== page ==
Go back to article: Networks of knowledge and power: working collaboratively on the HoNESt project
Working collaboratively across national and disciplinary boundaries poses both challenges and opportunities for historians. The results of international collaborative research projects are directly shaped by their structure and the people working on them, from opening up new avenues of enquiry, to talking at cross-purposes with colleagues from different disciplines. Writing in English Historical Review, Ludmilla Jordanova introduces the concept that history and social science pursue similar questions, but do so with different ‘habits of mind’. Jordanova proposes that it is the differences between these ‘habits of mind’ which can cause confusion and misunderstanding between scholars. In this article I will outline how these different habits have come to the fore in the History of Nuclear Energy and Society (HoNESt) project, and how the project has been planned to account for them. Such differences in ‘habits of mind’ whilst working collaboratively, transnationally and inter-disciplinarily, have shaped the research pursued, prompted us to ask new questions and provided surprising and unexpected results.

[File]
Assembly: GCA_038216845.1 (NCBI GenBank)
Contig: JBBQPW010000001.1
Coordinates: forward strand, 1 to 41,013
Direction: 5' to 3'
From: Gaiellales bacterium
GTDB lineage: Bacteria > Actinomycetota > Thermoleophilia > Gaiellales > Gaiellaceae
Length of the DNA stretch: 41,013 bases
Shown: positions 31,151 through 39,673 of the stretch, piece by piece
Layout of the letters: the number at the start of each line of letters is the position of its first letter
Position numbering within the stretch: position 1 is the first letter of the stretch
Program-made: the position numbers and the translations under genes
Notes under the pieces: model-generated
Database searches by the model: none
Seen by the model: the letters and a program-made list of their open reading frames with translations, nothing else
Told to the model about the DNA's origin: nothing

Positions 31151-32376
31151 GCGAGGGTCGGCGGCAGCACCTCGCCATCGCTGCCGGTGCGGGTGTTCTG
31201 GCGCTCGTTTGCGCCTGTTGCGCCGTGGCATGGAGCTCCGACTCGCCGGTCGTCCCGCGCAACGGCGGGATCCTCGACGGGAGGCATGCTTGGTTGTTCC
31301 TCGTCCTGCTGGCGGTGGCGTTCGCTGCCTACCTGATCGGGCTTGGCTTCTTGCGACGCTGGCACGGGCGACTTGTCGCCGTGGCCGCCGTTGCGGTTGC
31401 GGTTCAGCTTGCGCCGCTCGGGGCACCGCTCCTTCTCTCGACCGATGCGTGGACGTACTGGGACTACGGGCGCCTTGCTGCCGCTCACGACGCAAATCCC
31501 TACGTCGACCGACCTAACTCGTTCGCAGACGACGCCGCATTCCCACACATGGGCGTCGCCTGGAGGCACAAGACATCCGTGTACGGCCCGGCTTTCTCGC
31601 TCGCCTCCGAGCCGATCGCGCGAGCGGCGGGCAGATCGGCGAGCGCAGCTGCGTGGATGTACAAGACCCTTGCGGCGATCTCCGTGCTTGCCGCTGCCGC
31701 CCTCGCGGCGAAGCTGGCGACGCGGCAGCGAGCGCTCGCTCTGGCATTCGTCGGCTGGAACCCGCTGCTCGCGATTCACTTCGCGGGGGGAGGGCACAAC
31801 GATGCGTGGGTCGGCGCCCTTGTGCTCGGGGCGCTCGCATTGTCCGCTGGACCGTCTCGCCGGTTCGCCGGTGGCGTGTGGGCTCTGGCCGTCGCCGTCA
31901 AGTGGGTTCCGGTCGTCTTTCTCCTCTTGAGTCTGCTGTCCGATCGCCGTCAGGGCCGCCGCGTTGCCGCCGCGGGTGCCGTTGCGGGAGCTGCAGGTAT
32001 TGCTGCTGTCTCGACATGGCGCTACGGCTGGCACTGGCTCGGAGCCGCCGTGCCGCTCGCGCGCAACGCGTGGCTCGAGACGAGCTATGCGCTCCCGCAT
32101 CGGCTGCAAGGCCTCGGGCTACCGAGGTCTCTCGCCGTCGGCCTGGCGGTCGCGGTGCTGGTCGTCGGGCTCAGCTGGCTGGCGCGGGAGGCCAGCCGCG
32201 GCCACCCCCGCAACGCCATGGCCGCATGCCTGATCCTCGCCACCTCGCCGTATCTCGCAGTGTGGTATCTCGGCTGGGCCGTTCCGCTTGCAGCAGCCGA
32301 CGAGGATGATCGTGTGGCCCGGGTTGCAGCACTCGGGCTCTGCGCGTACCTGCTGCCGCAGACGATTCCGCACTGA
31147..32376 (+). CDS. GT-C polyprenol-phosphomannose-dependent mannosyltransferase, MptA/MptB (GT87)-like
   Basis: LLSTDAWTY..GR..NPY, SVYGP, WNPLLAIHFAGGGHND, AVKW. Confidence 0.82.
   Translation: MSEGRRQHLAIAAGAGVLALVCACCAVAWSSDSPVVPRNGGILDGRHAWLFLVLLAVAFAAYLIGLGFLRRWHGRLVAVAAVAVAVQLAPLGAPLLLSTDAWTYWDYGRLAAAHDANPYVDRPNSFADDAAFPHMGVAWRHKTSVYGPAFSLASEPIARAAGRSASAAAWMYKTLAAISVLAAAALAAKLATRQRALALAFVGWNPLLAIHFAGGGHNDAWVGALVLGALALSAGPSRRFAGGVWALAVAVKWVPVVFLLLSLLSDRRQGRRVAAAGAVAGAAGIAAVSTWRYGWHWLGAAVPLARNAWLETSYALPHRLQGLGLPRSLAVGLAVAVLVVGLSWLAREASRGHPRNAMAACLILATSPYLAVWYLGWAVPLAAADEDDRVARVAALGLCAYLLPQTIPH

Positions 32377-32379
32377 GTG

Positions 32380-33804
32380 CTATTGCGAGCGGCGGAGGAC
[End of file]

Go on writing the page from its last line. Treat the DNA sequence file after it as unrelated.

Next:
Component DOI: http://dx.doi.org/10.15180/180907/001